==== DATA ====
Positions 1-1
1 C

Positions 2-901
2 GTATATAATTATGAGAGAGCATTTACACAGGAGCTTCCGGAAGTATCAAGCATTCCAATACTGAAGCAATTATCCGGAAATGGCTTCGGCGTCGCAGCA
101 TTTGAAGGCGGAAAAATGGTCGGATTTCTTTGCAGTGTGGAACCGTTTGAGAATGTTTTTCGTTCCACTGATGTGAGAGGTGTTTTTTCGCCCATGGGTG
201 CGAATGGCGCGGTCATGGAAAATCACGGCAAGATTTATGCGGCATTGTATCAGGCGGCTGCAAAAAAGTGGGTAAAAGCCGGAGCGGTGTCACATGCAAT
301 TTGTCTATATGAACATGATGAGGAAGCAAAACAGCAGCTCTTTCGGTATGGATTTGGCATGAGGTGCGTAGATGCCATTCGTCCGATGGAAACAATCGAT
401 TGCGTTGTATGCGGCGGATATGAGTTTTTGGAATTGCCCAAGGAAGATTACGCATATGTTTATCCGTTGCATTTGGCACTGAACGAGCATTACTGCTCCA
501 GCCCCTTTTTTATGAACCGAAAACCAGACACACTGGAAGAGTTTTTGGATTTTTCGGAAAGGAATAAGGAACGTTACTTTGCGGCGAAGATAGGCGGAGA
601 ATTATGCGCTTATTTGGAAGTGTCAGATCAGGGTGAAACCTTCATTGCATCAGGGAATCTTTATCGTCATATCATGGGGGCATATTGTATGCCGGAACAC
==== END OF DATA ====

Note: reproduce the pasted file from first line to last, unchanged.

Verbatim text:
Positions 1-1
1 C

Positions 2-901
2 GTATATAATTATGAGAGAGCATTTACACAGGAGCTTCCGGAAGTATCAAGCATTCCAATACTGAAGCAATTATCCGGAAATGGCTTCGGCGTCGCAGCA
101 TTTGAAGGCGGAAAAATGGTCGGATTTCTTTGCAGTGTGGAACCGTTTGAGAATGTTTTTCGTTCCACTGATGTGAGAGGTGTTTTTTCGCCCATGGGTG
201 CGAATGGCGCGGTCATGGAAAATCACGGCAAGATTTATGCGGCATTGTATCAGGCGGCTGCAAAAAAGTGGGTAAAAGCCGGAGCGGTGTCACATGCAAT
301 TTGTCTATATGAACATGATGAGGAAGCAAAACAGCAGCTCTTTCGGTATGGATTTGGCATGAGGTGCGTAGATGCCATTCGTCCGATGGAAACAATCGAT
401 TGCGTTGTATGCGGCGGATATGAGTTTTTGGAATTGCCCAAGGAAGATTACGCATATGTTTATCCGTTGCATTTGGCACTGAACGAGCATTACTGCTCCA
501 GCCCCTTTTTTATGAACCGAAAACCAGACACACTGGAAGAGTTTTTGGATTTTTCGGAAAGGAATAAGGAACGTTACTTTGCGGCGAAGATAGGCGGAGA
601 ATTATGCGCTTATTTGGAAGTGTCAGATCAGGGTGAAACCTTCATTGCATCAGGGAATCTTTATCGTCATATCATGGGGGCATATTGTATGCCGGAACAC